Fresh off their adaptation of last year’s sleeper hit “The Fault in Our Stars,” which grossed a whopping $124.9 million domestically based on a $12 million budget, the pair tackled a second adaptation of a John Green bestseller, “Paper Towns.”
The new film, which hits theaters Friday, stars “Fault” supporting player Nat Wolff as a young man who joins his friends on road trip to seek out the missing girl next door (Cara Delevingne).
Neustadter and Weber, who first met as employees at New York-based Tribeca Productions in 1999, have long had an affection for teen movies. The longtime collaborators first scored with the 2009 Zooey Deschanel-Joseph Gordon-Levitt indie “(500) Days of Summer,” then followed with scripts for “Pink Panther 2” and “The Spectacular Now” (starring future “Fault” star Shailene Woodley).
TheWrap talked to the duo about why they decided to do a second Green adaptation, how they risked alienating the author’s rabid fan base with a darker take on the material and when they knew Delevingne had nailed the lead female role, Margo.
TheWrap: Why did you guys decide to adapt “The Fault in Our Stars” in the first place?
Michael H. Weber: We fell in love with the books, same as everyone else.
Scott Neustadter: Yeah, that’s definitely the short answer. I was not that familiar with John Green. I actually read that book in the aftermath of my dad passing from cancer, so it was just really an amazing thing to kind of read and process and we were like, “What can we do to get the opportunity to adapt it?” And at the time, it had just come out and it hadn’t really become the juggernaut it was going to become, and we were very fortunate to get the job.
A lot of people were after it because it was such a great novel … so when they sent us “Paper Towns” initially, we started out with a little bit of trepidation because the theme of “Paper Towns” and the theme of “(500) Days of Summer” are kind of similar. It’s about a guy discovering at the end that the answers aren’t going to lie in another person — you’ve got to find them within yourself.
So we weren’t sure whether we were going to have the bandwidth to crack that theme in two different, distinctive ways. But the more we thought about it, and the more we enjoyed working with John and Nat [Wolff] especially, it was just sort of fun to say, “You know what? Let’s take this on and let’s see how we do.”
Weber: I’ll add, “Paper Towns” is actually the first time we’ve written anything with an actor already in place. Fox decided that they loved Nat’s work in “Fault in Our Stars,” so when we heard that they were building “Paper Towns” around him, that obviously got us really excited because he’s so talented and the sky is the limit.
The book of “Paper Towns,” it’s a much trickier adaptation than “Fault in Our Stars” — our job was made a lot easier knowing that Nat can handle the comedy, but that he can [also] get there with the emotional stuff.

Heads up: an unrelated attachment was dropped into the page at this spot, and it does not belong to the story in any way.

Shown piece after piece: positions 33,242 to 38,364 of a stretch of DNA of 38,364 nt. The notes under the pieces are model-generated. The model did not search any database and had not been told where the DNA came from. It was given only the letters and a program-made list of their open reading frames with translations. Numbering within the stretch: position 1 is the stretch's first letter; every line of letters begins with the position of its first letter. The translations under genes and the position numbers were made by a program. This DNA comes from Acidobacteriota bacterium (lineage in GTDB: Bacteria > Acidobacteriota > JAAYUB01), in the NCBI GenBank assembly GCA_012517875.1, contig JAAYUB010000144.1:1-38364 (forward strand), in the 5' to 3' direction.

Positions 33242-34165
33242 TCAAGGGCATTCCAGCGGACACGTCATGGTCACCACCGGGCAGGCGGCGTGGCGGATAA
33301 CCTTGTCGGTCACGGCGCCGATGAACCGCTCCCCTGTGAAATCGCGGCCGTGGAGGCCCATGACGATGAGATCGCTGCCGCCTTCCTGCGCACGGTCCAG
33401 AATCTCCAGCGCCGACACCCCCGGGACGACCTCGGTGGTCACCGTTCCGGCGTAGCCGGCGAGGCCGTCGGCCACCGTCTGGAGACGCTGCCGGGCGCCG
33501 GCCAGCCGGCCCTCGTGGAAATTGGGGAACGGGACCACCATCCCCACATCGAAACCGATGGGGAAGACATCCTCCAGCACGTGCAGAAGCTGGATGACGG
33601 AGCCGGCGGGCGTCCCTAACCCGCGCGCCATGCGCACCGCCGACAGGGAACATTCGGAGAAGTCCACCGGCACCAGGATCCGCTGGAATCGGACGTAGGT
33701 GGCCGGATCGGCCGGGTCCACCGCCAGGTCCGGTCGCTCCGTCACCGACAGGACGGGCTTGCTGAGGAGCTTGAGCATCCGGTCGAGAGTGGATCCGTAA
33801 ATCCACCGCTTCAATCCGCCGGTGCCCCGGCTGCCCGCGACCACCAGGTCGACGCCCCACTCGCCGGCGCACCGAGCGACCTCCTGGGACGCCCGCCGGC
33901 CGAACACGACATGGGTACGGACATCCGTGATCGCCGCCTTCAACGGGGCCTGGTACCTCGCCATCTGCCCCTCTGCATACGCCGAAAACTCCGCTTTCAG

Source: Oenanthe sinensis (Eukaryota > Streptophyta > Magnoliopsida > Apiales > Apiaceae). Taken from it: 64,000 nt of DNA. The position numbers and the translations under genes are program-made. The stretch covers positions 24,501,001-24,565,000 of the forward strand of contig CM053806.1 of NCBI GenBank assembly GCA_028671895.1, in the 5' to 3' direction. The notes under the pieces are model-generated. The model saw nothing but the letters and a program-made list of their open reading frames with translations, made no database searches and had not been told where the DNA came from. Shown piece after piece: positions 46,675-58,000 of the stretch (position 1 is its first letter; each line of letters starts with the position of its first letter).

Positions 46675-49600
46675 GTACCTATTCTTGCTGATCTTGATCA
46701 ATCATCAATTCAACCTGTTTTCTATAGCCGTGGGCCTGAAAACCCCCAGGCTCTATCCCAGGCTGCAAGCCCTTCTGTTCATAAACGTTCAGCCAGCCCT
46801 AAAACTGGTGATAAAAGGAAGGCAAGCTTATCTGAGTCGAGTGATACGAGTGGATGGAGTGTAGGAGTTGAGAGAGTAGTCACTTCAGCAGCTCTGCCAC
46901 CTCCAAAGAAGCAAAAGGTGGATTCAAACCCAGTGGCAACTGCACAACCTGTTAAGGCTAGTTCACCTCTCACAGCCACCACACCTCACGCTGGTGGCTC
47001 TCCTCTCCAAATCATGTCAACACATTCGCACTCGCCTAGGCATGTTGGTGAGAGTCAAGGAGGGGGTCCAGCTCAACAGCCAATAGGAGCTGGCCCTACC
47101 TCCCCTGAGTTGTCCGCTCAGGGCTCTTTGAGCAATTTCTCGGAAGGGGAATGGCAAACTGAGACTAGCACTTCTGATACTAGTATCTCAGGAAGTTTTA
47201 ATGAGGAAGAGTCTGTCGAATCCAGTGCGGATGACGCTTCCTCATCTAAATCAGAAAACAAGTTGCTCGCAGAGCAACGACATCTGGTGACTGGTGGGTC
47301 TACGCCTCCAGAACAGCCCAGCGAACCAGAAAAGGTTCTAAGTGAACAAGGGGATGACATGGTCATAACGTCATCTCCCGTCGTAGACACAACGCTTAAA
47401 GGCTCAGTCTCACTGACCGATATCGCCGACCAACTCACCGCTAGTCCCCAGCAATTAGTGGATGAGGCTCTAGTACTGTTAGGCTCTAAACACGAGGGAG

When you were writing the screenplay, did you envision Cara [Delevingne] as Margo?
Weber: I actually wasn’t that familiar with Cara. I knew her as a model. I did not know her as an actress or even her personality, but when she came along and auditioned, it was so clear that she was Margo. She had those qualities.
So you were there during the auditions? Were you pretty hands-on in the production?
Weber: We were not in the audition room, but — it’s nice when you worked with the same producer a few times in a row — we get to watch all that stuff. I’m not sure whether we have a say, but we certainly were involved in the conversation.
Is there anything about “Paper Towns” that really stuck out to you? Was it the story line or the character?
Neustadter: For me personally, and I think for both of us, what was really exciting about it in addition to the theme of “(500) Days of Summer” was the idea of a love letter to your childhood friend. The way in which you make best friends when you’re a kid and love things when you’re younger. I don’t think everybody appreciates that while they are going through it.
So it was really exciting to write something that ultimately double-backed around to appreciating this specific moment in time that doesn’t last forever.
How far does the screenplay veer away from the book?
Weber: We had to make more changes with “Paper Towns” than with “Fault in Our Stars.” I don’t think we could’ve adapted “Paper Towns” as our first John Green endeavor; we needed the trunk and the levels of communication that were built up after “Fault in Our Stars.”
We could lean on John and say, “Let’s talk about this idea we have for a change.” It’s not because things weren’t working so much in the book, but if you shot the book, it would be a seven-hour movie. There’s always things that have to be condensed, and you have to know when to lower the curtain … It was nice to be able to turn to John and get his blessing for the changes we were making.
Neustadter: The novel of “Paper Towns” has a lot of different tones to it. And you can do that in a book … you can have something that’s really dark and then you can have a hilarious sequence. And this works in literature but it doesn’t work in film; you kind of have to stick to a consistent, specific tone throughout.
As a result, we had to pare back a few of the darker themes of the book. The barometer for this one was: pare back on the darkness and make it more like a fun ride throughout. John was on board, and hopefully the audience will appreciate this decision.
How long did the screenplay take to write?
Michael: We never write a draft that takes longer than three weeks. “Fault in Our Stars” was the rare outlier where we wrote it in less than one week. There was a lot more heavy lifting that had to go into this one, but it probably took maybe three. It was written certainly over a year ago.
Scott: We were writing it around when “Fault in Our Stars” first came out — we had just started.